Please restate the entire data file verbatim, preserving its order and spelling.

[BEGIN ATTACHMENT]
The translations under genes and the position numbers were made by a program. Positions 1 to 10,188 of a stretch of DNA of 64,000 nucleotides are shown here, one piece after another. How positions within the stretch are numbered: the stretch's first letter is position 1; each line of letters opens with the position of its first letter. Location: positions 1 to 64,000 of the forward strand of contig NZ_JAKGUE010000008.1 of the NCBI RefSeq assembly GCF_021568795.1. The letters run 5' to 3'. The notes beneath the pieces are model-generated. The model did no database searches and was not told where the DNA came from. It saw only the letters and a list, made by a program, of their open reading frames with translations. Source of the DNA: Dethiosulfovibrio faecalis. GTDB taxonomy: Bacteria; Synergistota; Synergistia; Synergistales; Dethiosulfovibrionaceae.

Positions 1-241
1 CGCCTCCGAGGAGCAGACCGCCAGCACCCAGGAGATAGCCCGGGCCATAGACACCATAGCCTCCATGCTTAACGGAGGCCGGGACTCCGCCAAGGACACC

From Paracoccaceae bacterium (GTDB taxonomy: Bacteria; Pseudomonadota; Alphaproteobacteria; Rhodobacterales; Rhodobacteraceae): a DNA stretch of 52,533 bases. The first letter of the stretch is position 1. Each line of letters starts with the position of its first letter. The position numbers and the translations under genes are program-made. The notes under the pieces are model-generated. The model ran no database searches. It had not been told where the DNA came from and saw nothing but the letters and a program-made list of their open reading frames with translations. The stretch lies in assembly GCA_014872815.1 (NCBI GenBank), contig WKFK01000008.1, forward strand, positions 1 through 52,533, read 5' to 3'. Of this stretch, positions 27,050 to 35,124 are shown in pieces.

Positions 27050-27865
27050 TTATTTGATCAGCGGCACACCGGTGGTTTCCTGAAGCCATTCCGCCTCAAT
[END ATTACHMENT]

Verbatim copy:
The translations under genes and the position numbers were made by a program. Positions 1 to 10,188 of a stretch of DNA of 64,000 nucleotides are shown here, one piece after another. How positions within the stretch are numbered: the stretch's first letter is position 1; each line of letters opens with the position of its first letter. Location: positions 1 to 64,000 of the forward strand of contig NZ_JAKGUE010000008.1 of the NCBI RefSeq assembly GCF_021568795.1. The letters run 5' to 3'. The notes beneath the pieces are model-generated. The model did no database searches and was not told where the DNA came from. It saw only the letters and a list, made by a program, of their open reading frames with translations. Source of the DNA: Dethiosulfovibrio faecalis. GTDB taxonomy: Bacteria; Synergistota; Synergistia; Synergistales; Dethiosulfovibrionaceae.

Positions 1-241
1 CGCCTCCGAGGAGCAGACCGCCAGCACCCAGGAGATAGCCCGGGCCATAGACACCATAGCCTCCATGCTTAACGGAGGCCGGGACTCCGCCAAGGACACC

From Paracoccaceae bacterium (GTDB taxonomy: Bacteria; Pseudomonadota; Alphaproteobacteria; Rhodobacterales; Rhodobacteraceae): a DNA stretch of 52,533 bases. The first letter of the stretch is position 1. Each line of letters starts with the position of its first letter. The position numbers and the translations under genes are program-made. The notes under the pieces are model-generated. The model ran no database searches. It had not been told where the DNA came from and saw nothing but the letters and a program-made list of their open reading frames with translations. The stretch lies in assembly GCA_014872815.1 (NCBI GenBank), contig WKFK01000008.1, forward strand, positions 1 through 52,533, read 5' to 3'. Of this stretch, positions 27,050 to 35,124 are shown in pieces.

Positions 27050-27865
27050 TTATTTGATCAGCGGCACACCGGTGGTTTCCTGAAGCCATTCCGCCTCAAT